When it came to music, Mark Twain professed to enjoy only two kinds: the songs of American minstrelsy and the proto-ragtime compositions and performances by pianists like Blind John Boone and Blind Tom Wiggins, about whom Twain wrote a lengthy appreciation for the Alta California in 1869. Along with evincing a proto-ragtime performance style, Blind Tom was also apparently a proto-Charles Ives, according to Twain:
Tom will play two tunes and sing a third at the same time, and let the audience choose the keys he shall perform in. I heard him play “Fisher’s Hornpipe” with his right hand in two sharps (D), and “Yankee Doodle” with his left in three flats (E flat), and sing “Tramp, tramp, tramp, the Boys are Marching,” in the key of C — all at the same time. It was a dreadful and disorganizing mixture of meaningless sounds, but you could easily discover that there was “no deception,” as the magicians say, by taking up the tunes one at a time and following them a little while, and then you would perceive that in time, movement and melody, each was without fault.
Jeffery Renard Allen wrote about Blind Tom for Buzzfeed in 2014.
Twain’s response to Blind Tom reminds me that of all aesthetic forms, two are particularly grounded in the national characters from which they spring: humor and music. In America, these are particularly fraught fields. Lacking a tradition of formal professional study or patronage, American popular music — especially ragtime and blues, which were the products of black American slaves and their immediate descendants — has had to depend on commercial appeal. And though the southwestern humor that led to Mark Twain’s work has had the reputation of beginning in an oral culture, for-profit journals and newspapers had the job of disseminating it around the country in the 19th century.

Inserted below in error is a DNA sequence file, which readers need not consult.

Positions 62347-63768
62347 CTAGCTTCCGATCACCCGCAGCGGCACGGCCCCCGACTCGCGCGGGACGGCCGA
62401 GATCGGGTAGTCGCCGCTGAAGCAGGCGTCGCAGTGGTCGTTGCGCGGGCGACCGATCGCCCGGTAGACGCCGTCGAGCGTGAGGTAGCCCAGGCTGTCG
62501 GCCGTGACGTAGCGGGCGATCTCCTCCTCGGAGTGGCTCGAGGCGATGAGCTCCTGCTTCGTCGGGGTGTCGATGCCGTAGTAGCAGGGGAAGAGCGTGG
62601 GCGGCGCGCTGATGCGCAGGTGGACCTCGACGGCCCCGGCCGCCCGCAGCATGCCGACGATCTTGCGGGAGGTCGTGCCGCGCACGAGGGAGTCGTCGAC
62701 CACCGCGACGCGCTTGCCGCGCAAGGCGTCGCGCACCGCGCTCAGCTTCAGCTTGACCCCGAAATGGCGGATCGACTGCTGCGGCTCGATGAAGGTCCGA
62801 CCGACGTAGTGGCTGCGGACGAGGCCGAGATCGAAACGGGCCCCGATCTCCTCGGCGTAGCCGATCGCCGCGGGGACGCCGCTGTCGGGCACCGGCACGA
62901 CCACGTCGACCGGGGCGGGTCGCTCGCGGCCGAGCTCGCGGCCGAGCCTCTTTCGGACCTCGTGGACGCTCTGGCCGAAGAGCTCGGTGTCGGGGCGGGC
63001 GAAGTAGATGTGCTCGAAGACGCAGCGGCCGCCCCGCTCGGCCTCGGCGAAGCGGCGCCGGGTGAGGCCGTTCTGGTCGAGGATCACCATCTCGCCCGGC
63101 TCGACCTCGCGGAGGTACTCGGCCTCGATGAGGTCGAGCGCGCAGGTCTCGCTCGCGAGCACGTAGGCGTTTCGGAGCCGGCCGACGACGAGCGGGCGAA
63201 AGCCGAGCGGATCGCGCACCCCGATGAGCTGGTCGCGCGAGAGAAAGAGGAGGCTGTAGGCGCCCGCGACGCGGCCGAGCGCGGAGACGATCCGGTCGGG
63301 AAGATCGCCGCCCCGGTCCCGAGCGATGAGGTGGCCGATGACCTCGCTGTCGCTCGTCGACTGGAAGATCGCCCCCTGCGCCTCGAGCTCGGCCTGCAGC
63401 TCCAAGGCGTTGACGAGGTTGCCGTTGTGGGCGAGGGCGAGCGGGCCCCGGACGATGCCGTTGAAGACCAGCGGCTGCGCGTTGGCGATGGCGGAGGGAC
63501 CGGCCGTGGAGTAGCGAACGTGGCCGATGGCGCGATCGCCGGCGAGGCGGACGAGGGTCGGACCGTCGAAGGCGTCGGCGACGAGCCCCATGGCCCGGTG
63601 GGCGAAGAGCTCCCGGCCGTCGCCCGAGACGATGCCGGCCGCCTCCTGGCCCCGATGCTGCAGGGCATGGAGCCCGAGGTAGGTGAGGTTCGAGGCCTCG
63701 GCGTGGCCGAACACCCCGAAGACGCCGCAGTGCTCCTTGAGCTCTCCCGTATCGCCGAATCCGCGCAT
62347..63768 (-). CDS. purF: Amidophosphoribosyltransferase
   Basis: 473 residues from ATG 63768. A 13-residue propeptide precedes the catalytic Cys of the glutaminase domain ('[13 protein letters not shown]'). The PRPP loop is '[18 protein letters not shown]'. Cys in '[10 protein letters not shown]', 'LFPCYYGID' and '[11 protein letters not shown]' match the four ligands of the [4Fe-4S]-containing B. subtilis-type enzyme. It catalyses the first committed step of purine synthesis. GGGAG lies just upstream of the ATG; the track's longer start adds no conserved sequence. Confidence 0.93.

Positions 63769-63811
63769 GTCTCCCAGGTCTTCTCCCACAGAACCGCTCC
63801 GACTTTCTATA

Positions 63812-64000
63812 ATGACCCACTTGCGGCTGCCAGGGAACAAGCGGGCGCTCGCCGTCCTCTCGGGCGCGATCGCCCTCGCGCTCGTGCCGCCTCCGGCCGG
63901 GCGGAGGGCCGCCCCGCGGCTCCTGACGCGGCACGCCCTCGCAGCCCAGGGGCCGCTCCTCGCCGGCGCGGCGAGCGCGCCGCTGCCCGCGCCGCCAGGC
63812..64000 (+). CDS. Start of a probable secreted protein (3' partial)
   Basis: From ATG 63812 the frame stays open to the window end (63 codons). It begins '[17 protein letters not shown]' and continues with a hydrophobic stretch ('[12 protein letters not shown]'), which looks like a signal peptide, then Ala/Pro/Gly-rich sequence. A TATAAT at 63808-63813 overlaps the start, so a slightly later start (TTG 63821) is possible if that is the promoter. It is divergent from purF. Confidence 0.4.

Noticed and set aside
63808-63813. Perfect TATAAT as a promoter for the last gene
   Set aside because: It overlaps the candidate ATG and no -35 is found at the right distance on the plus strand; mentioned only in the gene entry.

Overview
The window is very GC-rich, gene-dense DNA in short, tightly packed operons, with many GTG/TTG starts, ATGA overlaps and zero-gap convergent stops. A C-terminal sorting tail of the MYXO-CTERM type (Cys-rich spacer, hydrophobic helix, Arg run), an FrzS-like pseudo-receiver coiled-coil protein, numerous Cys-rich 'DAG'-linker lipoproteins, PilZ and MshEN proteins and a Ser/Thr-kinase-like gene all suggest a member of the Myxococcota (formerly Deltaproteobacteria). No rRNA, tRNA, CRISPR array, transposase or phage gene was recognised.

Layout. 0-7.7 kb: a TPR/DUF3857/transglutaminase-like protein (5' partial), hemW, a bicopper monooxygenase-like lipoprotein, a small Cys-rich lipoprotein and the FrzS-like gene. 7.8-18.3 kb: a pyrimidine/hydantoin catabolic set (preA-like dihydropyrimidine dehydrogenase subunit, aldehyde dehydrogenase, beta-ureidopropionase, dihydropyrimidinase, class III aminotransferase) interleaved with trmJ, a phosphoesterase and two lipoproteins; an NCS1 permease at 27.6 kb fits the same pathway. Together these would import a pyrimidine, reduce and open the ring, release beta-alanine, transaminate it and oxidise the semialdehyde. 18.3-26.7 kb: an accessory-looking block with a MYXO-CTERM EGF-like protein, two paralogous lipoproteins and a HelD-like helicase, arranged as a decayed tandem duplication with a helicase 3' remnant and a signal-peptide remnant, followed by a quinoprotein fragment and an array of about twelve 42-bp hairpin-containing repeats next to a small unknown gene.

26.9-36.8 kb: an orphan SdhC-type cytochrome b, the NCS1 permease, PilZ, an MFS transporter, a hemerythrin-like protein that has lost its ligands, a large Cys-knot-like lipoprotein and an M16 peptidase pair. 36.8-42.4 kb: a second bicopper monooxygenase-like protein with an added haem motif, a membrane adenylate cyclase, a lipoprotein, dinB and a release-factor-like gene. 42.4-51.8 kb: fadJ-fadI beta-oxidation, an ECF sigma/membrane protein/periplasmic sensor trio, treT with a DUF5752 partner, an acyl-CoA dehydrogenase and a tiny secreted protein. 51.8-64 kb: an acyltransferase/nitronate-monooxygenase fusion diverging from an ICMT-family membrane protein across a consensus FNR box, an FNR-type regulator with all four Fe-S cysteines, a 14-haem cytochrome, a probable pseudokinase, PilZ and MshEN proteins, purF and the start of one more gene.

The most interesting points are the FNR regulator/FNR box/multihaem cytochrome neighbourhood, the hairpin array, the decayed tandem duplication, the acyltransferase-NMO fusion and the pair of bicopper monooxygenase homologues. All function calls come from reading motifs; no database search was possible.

Blind Tom was a slave, and though his quasi-classical music doesn’t appear to be influenced by the work songs or other musical forms shared by slave populations, both emerged in the Delta blues and ragtime guitar styles that began to arise in the early 20th century.
Pianist John Davis has written extensively about Twain’s relationship to music, and his CD Halley’s Comet: Around the Piano with Mark Twain and John Davis collects a variety of music and texts that thoroughly explore this relationship. (The New York Times lauded his Le Poisson Rouge presentation of this material in 2010.)
In my spare time I’m taking guitar lessons in hopes of playing around with a little ragtime guitar myself, to go along with my casual interest in Twain and southwestern humor; in what’s left of that spare time, I’m filling in the background with these two books that have some affinity with the above:
American Humor: A Study of the National Character by Constance Rourke. Originally published in 1931. Reprinted, with an introduction by Greil Marcus, by New York Review Books (NYRB), New York, 2004. The NYRB edition was reviewed by Caleb Crain in the Boston Globe on March 28, 2004; by Philip Christman in Paste on August 1, 2004; and by Adam Kirsch in Slate on March 31, 2004.
Deep Blues: A Musical and Cultural History of the Mississippi Delta by Robert Palmer. Viking Penguin Inc., 1981. Reviewed by Peter Guralnick in the New York Times on August 7, 1981; by C. Michael Bailey in All About Jazz on March 8, 2004; and by Rick Saunders in Now This Sound is Brave on September 15, 2001.